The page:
Although overshadowed by Wrangler and Grand Cherokee, Jeep’s Compass follows company tradition of combining ride comfort with off-road excellence.
Cabin seats are wide and spacious with leg room in the split-and-fold rear seating area, which only is a few inches less than that offered by the two bucket seats in front.
Cargo capacity is equal to or more than that of competitors in the compact SUV market. Maximum storage space is 59.8 cubic feet.
Pricing starts at $20,995 for the four Compass models but, if money is not an issue, a recently tested $28,595 Trailhawk 4x4 is the best. Trim turns from cloth to leather and metal alloy. The 2.4-liter, 180-horsepower inline four-cylinder engine has been tweaked for more power. Instead of being limited to towing a 1,500-pound trailer, the Trailhawk will tow 2,000 pounds.
Transmissions are six-speed automatic or manual in the 2017 Compass, and also a nine-speed automatic. Even with that nine-speed on the tested Trailhawk, the average fuel economy was only 20.4 mpg. About 75 percent of the travel was on interstate systems with one person (180 pounds) aboard. Regular fuel is recommended.
The Trailhawk comes with tow hooks front and rear, undercarriage protection, a high-low transfer case and settings for five drive modes (automatic, sand, snow, mud, rock).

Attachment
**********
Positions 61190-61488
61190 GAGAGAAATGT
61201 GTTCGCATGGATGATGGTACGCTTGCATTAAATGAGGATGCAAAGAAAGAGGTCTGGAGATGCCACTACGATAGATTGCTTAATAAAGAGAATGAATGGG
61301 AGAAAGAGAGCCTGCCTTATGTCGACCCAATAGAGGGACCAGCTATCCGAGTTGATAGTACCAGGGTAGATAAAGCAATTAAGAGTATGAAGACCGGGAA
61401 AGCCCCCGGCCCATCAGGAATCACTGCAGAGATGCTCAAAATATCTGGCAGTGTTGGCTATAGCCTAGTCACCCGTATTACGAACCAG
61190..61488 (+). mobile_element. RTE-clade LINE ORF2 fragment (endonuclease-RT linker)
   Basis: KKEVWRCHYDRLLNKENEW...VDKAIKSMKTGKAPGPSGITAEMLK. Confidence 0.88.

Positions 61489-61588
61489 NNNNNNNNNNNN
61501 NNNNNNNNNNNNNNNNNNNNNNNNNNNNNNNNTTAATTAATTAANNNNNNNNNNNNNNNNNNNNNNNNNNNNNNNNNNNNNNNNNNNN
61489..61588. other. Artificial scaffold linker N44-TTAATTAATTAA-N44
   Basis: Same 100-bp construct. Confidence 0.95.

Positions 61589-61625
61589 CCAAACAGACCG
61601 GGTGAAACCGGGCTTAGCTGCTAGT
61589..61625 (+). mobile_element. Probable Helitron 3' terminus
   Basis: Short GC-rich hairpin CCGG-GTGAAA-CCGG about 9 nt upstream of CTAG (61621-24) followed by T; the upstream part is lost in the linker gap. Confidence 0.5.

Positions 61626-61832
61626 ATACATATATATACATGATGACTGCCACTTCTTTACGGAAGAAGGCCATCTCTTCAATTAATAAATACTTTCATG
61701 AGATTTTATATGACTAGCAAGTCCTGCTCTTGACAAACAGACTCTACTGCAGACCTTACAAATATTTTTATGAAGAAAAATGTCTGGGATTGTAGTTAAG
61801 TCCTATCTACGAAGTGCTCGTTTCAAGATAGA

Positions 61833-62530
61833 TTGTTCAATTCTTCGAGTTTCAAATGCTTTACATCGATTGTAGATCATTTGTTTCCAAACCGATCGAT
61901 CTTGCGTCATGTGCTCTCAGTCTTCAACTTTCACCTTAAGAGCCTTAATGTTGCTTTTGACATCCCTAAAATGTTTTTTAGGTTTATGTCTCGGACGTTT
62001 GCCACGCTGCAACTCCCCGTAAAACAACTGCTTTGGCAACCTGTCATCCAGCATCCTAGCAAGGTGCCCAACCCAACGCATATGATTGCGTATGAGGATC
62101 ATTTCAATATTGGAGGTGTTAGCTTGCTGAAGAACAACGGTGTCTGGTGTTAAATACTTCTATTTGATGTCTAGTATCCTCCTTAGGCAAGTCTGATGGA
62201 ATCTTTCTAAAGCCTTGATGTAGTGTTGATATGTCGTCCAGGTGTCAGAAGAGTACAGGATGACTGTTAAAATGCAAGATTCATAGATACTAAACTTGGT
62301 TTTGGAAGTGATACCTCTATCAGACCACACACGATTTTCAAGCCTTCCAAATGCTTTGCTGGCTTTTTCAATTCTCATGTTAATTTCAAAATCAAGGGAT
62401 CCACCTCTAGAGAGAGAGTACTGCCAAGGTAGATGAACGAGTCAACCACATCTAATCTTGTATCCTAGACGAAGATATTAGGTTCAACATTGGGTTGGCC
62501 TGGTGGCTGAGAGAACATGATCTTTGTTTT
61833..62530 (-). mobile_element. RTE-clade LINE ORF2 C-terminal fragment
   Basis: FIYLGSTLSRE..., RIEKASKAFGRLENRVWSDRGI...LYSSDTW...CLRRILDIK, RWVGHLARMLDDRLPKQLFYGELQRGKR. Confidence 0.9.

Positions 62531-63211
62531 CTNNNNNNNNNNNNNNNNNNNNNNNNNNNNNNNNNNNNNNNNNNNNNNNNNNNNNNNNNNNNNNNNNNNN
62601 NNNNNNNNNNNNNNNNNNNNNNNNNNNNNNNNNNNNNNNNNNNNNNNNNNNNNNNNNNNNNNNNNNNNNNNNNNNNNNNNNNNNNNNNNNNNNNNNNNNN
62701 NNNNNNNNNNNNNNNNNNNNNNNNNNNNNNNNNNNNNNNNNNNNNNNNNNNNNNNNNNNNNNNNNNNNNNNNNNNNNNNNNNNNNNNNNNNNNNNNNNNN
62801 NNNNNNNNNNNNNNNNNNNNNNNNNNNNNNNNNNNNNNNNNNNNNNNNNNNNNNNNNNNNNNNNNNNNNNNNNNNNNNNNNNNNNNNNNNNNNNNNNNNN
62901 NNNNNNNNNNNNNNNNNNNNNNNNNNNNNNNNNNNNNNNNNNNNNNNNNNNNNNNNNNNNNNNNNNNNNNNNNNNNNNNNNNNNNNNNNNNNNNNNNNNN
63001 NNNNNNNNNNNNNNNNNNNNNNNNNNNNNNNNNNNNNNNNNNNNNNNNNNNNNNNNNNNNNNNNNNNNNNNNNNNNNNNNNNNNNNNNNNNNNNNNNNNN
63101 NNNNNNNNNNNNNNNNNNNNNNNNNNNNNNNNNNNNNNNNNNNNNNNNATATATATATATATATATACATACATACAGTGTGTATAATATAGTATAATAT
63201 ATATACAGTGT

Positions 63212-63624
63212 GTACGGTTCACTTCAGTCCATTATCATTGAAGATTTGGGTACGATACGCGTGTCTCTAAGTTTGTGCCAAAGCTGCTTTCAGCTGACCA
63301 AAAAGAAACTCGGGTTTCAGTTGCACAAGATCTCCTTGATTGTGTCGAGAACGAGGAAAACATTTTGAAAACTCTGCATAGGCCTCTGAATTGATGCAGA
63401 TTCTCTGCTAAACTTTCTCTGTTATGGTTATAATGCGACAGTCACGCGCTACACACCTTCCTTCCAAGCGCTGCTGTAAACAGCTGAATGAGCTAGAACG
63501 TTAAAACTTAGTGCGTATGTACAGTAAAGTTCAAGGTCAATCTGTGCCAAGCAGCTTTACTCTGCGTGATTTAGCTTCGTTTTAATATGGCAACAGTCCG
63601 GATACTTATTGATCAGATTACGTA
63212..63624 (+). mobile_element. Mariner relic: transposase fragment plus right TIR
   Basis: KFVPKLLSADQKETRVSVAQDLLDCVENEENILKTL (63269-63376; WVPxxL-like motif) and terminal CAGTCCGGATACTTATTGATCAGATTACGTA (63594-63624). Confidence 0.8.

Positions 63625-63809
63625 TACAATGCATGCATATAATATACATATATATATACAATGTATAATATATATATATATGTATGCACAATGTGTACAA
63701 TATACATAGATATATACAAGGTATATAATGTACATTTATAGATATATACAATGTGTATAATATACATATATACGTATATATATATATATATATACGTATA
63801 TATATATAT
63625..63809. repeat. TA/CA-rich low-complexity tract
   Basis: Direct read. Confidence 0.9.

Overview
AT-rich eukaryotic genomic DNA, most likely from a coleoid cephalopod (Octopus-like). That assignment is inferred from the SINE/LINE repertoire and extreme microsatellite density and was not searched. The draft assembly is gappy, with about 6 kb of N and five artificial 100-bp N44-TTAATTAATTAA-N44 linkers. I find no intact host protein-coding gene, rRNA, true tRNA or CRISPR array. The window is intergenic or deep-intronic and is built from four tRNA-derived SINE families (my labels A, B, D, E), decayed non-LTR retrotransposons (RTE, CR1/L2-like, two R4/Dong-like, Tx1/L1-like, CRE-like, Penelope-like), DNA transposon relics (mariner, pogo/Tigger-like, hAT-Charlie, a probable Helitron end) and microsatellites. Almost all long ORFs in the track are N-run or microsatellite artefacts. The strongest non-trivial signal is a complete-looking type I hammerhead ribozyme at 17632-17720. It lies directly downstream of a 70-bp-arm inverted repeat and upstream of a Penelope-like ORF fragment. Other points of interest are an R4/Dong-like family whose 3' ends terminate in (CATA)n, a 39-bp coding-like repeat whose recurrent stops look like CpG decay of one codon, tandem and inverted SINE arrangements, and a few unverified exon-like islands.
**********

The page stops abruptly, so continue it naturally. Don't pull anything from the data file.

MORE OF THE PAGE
The Trailhawk – with wider all-terrain tires, suspension tuning, fog and cornering lamps, increased ground clearance (8.5 inches), locking rear differential and intricate gearing – is built for off-road travel. The 4x4 system has a rear axle disconnect system to seamlessly switch between two- and four-wheel drive. The system reduces energy loss and increases fuel efficiency when 4x4 capability is not needed.
Unique to Trailhawk is hill descent and hill-start controls plus active Drive II, which features a four-wheel Low mode, rear locker and a “rock” setting on the terrain selection system. This provides more traction.
If in the market, be sure the Trailhawk is a 2017 model and not the less strong and equipped 2016 SUV.
Trailhawk amenities include power windows, exterior and heated mirrors, panoramic sunroof, door locks, front seats and rear liftgate. A nifty touch is the rubberized floor mat in the cargo area. It can be removed and scrubbed. There are three 12-volt outlets.
Standard are 8.4-inch Uconnect touchscreen, Bluetooth streaming audio, smartphone apps, Google Android Auto capability, Apple CarPlay and a six-speaker sound system for AM-FM radio and Sirius satellite radio (free for a year). UConnect is Jeep’s information and emergency system. Services include roadside assistance, remote door unlock and stolen vehicle location.
This Jeep rides like a car and, if there is a complaint, it is with insulating factors. They could be better as exterior noise does intrude.
Safety and security are paramount. Driver and passengers are protected by more than 70 available safety and security features, including seven standard airbags, and multiple advanced active and passive safety and security systems.
The Trailhawk can be brightly dressed as paint choices include metallic orange, blue, yellow and red besides the usual black, white, sand and gray.
The sparkling red finish on the exterior of the tested Trailhawk included the three tow hooks (two front, one rear). On the interior, besides the leather trim, climate control, center console cupholder, sound system speakers on four doors and shifter surrounds were red. The black leather was stitched in red.